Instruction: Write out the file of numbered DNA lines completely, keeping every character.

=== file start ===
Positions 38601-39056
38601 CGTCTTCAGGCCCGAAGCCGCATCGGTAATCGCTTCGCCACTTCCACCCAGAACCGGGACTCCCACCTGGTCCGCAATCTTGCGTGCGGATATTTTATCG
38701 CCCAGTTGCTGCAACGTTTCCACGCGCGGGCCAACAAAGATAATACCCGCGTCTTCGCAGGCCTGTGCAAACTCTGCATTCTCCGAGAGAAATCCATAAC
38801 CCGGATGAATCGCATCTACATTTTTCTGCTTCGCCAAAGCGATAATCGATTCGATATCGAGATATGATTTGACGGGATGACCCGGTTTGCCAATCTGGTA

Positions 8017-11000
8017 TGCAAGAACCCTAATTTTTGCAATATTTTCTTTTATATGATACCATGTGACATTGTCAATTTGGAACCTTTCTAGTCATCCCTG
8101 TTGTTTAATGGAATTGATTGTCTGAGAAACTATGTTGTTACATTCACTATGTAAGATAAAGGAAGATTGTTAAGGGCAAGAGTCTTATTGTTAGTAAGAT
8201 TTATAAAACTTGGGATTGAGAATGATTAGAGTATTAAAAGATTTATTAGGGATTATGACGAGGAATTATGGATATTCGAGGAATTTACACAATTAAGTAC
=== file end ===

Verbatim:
Positions 38601-39056
38601 CGTCTTCAGGCCCGAAGCCGCATCGGTAATCGCTTCGCCACTTCCACCCAGAACCGGGACTCCCACCTGGTCCGCAATCTTGCGTGCGGATATTTTATCG
38701 CCCAGTTGCTGCAACGTTTCCACGCGCGGGCCAACAAAGATAATACCCGCGTCTTCGCAGGCCTGTGCAAACTCTGCATTCTCCGAGAGAAATCCATAAC
38801 CCGGATGAATCGCATCTACATTTTTCTGCTTCGCCAAAGCGATAATCGATTCGATATCGAGATATGATTTGACGGGATGACCCGGTTTGCCAATCTGGTA

Positions 8017-11000
8017 TGCAAGAACCCTAATTTTTGCAATATTTTCTTTTATATGATACCATGTGACATTGTCAATTTGGAACCTTTCTAGTCATCCCTG
8101 TTGTTTAATGGAATTGATTGTCTGAGAAACTATGTTGTTACATTCACTATGTAAGATAAAGGAAGATTGTTAAGGGCAAGAGTCTTATTGTTAGTAAGAT
8201 TTATAAAACTTGGGATTGAGAATGATTAGAGTATTAAAAGATTTATTAGGGATTATGACGAGGAATTATGGATATTCGAGGAATTTACACAATTAAGTAC